SkyCube uses Kickstarter for Funding

Tim DeBenedictis and Anna Vital with the SkyCube satellite

Tim DeBenedictis and Anna Vital with the SkyCube satellite

PC World magazine reports that a fundraising campaign for the satellite, SkyCube, launched on Kickstarter last weekend (July 14) with the goal of raising US$82,500. Kickstarter is an online service popular with entrepreneurs and startups for raising money.

SkyCube-SatelliteThe article says the SkyCube team is led by Tim DeBenedictis, a self-described “space nut” and the man behind the popular Sky Safari smartphone app that provides a guide to the stars.

It will take pictures of Earth with three VGA cameras and deliver 120-character messages to smartphones running a SkyCube app. The messages will be collected on Earth and transmitted to the satellite about once a day, where they will be stored in memory and broadcast every 10 seconds. In addition to the app, anyone with a fairly modest amateur radio-type receiver might also be able to pick up the broadcasts directly.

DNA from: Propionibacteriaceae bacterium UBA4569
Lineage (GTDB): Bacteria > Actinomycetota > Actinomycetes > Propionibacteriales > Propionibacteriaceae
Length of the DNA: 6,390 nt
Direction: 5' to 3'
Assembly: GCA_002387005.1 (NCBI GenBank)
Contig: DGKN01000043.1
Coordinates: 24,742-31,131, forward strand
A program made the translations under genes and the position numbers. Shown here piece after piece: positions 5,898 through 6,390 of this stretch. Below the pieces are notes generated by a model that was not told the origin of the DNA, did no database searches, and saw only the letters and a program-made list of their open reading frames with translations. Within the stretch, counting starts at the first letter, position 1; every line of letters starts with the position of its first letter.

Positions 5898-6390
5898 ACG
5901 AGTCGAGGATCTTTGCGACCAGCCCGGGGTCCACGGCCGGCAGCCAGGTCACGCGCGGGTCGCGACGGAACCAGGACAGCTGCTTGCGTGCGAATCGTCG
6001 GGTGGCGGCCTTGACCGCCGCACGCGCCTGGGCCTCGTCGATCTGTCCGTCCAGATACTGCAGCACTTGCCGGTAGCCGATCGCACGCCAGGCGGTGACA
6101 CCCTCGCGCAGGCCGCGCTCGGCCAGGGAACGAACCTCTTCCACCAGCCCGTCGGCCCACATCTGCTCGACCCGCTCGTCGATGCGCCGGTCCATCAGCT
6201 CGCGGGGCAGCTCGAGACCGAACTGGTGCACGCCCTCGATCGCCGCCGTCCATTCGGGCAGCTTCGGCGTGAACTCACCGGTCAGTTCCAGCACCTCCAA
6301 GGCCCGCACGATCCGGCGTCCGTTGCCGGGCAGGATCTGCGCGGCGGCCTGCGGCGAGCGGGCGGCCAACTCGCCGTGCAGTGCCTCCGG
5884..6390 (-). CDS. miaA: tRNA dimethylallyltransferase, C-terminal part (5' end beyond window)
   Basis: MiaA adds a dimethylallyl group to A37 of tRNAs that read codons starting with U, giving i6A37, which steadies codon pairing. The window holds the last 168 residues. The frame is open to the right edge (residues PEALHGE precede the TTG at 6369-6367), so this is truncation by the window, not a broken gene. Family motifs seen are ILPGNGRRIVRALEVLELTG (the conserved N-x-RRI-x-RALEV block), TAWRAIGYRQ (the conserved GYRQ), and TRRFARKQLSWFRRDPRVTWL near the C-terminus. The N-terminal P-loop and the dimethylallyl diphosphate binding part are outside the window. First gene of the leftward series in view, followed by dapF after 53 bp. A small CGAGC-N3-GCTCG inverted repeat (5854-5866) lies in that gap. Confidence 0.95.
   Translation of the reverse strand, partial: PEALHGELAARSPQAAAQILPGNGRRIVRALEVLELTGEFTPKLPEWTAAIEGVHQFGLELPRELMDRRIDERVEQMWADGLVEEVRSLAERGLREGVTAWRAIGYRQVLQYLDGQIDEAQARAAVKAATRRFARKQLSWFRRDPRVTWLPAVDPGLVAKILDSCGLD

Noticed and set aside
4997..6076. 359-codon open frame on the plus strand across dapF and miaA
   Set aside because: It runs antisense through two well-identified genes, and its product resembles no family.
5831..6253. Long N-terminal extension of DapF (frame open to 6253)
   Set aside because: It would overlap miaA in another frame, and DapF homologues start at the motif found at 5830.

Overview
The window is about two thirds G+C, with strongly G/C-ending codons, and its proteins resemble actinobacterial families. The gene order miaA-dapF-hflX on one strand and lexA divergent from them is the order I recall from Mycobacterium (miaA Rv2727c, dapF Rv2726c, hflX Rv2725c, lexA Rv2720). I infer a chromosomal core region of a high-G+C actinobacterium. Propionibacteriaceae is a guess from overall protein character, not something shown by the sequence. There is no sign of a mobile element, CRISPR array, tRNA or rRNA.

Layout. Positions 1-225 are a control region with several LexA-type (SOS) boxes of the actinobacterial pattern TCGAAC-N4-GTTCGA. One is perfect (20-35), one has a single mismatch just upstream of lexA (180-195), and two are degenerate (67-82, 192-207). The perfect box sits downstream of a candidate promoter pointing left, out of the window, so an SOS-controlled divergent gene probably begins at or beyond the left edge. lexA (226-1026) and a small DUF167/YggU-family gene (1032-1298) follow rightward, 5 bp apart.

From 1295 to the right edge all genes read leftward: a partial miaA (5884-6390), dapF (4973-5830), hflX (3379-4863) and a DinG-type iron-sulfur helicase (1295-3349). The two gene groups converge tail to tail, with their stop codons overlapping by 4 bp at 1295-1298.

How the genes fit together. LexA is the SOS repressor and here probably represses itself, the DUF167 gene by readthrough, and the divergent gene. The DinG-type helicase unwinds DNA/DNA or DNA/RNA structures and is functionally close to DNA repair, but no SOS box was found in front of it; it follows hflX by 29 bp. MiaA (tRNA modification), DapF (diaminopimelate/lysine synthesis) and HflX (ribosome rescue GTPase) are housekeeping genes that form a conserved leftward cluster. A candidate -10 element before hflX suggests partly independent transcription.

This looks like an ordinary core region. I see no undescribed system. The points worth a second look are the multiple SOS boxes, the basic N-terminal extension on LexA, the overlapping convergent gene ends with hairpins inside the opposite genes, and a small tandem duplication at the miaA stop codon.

The PC World article incorrectly says that Chris Phoenix is the projects radio expert, he isn’t, Chris is doing the firmware not RF.

SkyCube will be the first 1U CubeSat to carry an inflatable balloon. When the 3-meter reflective balloon is deployed 90 days after launch it should be visible to observers on the ground. A few weeks after deploying the balloon SkyCube will burn up in the Earth’s atmosphere.

It is understood they are planning to use 915 MHz and hope to launch on a SpaceX Falcon 9 rocket in the first half of 2013.

Watch SkyCube Interview

Read the PC World story ‘Space Nut’ Looks Skyward With Web-funded Satellite 

SkyCube Proposes “Tweets from Space”

Southern Stars SkyCube

Kickstarter SkyCube

Radio ham Zac Manchester KD2BHC used Kickstarter to raise $74,586 in donations to fund the development and deployment of over a hundred amateur radio KickSat sprite satellites.

The amateur radio satellite project ArduSat managed to raise donations of $106,330 in just 30 days.

Kickstarter is not just about raising large sums of money, for example Sandy Antunes used Kickstarter to raise $2,780 to buy a ham radio transceiver and antennas to create an amateur radio satellite ground station Calliope

Kickstarter to launch in UK